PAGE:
There are 4 different factions in the game questionable morals (Minutemen, Railroad, Brotherhood of Steel, Institute), that you can align yourself with in order to beat the game, and either way, you’ll make a ton of friends and enemies as time progresses on. One thing I like in this game is that no matter which faction you side with, there are always two sides to them. Whether your companions/followers tell you how they feel or if you just hear people talking about them, the game will really make you think about your decisions. To be honest, the companion’s opinions alone made me rethink even the smallest of decisions, which is a great feature that makes the world feel more realistic.

Fallout 4 is one of my favorite games to come out in the past few years and I believe that there is a lot to it even with it’s shortcomings. Even though it’s the fourth installment in the series anyone new to the series can pick up a copy, and I recommend that they do. If I had to rate this game, I’d give it an 8/10. I look forward to what comes next for Bethesda, and the Fallout series.


In the Heart of the Sea (2015)

In the Heart of the Sea, released in 2015, directed by Ron Howard. The movie is based off the events surrounding the sinking of the whaling ship known as The Essex, back in 1820 that inspired the novel Moby-Dick.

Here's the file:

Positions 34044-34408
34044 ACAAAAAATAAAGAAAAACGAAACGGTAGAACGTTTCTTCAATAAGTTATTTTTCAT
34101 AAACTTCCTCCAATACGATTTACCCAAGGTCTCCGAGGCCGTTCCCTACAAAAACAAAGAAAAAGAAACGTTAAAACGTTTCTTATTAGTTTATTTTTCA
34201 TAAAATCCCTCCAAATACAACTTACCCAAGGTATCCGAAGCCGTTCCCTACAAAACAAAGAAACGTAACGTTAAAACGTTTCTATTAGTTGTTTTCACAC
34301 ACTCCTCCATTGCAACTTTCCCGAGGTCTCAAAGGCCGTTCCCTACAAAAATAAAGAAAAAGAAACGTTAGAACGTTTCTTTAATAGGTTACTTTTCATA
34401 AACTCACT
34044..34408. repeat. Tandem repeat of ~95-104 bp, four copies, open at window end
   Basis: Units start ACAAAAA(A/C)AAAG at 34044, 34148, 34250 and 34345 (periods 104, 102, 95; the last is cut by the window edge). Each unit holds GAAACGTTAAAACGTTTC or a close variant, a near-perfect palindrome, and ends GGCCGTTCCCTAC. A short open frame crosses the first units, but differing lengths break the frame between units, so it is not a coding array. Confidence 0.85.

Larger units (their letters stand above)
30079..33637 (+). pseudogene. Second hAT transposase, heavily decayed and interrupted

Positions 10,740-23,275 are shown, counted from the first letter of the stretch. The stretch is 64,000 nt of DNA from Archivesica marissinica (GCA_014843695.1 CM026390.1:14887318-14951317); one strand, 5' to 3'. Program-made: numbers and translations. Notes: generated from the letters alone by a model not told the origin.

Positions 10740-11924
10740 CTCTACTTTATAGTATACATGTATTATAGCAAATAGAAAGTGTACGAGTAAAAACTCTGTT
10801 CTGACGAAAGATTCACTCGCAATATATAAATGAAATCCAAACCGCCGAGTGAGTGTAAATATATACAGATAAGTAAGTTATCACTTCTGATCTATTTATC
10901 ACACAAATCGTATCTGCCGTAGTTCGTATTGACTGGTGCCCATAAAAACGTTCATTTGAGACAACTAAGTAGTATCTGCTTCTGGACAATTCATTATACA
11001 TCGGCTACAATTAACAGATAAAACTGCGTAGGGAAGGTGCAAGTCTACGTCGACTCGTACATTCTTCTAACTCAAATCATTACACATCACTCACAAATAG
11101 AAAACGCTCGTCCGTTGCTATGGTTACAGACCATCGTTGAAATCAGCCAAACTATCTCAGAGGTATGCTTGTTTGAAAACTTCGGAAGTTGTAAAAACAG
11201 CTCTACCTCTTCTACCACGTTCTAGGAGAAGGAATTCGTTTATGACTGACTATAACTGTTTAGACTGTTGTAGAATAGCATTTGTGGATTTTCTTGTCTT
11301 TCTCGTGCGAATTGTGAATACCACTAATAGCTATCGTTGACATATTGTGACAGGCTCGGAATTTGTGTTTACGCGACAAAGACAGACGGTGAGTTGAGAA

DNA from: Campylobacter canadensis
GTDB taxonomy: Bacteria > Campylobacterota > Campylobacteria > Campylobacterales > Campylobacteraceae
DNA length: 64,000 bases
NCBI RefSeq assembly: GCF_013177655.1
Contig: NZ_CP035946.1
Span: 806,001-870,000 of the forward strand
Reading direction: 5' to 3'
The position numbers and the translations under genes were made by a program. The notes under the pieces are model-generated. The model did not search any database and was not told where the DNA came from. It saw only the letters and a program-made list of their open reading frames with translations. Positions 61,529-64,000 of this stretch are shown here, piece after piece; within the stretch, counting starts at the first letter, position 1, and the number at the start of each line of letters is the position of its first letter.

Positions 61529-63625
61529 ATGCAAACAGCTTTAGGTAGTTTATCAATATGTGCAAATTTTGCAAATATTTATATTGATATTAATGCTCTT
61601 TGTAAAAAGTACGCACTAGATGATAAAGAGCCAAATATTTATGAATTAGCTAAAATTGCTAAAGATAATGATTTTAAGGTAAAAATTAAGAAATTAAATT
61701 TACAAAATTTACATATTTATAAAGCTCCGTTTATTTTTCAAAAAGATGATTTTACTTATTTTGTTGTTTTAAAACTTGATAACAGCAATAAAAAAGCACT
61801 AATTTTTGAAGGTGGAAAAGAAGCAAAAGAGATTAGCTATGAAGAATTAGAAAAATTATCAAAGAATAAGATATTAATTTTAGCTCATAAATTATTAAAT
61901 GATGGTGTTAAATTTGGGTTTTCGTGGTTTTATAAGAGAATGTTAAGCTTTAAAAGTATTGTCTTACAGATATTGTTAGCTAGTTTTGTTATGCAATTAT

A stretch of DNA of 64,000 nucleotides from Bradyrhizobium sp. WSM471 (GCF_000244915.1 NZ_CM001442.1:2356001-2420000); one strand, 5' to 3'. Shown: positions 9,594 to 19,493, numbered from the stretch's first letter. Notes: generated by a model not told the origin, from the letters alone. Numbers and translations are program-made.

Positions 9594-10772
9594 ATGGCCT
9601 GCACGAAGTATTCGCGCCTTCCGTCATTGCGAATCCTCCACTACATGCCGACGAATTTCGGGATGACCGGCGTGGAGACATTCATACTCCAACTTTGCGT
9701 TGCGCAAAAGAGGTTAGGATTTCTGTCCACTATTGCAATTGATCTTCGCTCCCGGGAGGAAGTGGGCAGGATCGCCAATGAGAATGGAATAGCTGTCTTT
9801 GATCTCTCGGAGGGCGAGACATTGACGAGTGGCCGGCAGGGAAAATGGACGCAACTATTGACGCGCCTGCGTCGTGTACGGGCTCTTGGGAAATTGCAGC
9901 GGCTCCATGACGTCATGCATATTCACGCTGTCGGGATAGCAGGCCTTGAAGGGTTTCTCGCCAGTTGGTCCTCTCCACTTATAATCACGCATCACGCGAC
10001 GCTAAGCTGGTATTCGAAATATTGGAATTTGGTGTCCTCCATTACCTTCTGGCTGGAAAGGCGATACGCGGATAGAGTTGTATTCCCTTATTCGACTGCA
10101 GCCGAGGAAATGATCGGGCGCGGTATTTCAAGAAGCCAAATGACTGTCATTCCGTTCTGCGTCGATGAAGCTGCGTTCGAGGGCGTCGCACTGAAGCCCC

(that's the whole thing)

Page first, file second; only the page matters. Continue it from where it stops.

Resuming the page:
The story of the movie is told by the last living crewmember of The Essex, Mr. Nickerson years after it happened. Although Mr. Nickerson tells the story, the events surrounding The Essex followed Mr. Chase. Mr. Chase was known for his experience as a captain, but he was put on The Essex as first mate instead. The captain of The Essex was an inexperienced man named Mr. Polland, who only became captain because of his family and connections. They set off to hunt as many whales as possible, but with a mixture of bad luck, and Polland and Chase constantly arguing, they barely found any whales. Later they stopped at a port in Ecuador where a sailor warns them of a monstrous albino bull sperm whale attacking and sinking ships. The men decide to sail to this part of the Pacific to catch more whales and ignore the warnings of that sailor. This would prove deadly for the sailors of the Essex. They find more whales, but the albino whale finds them as well and destroys the ship. The sailors spend the rest of the movie trying to return home and survive. Which is easier said than done, only a few men survived the trip.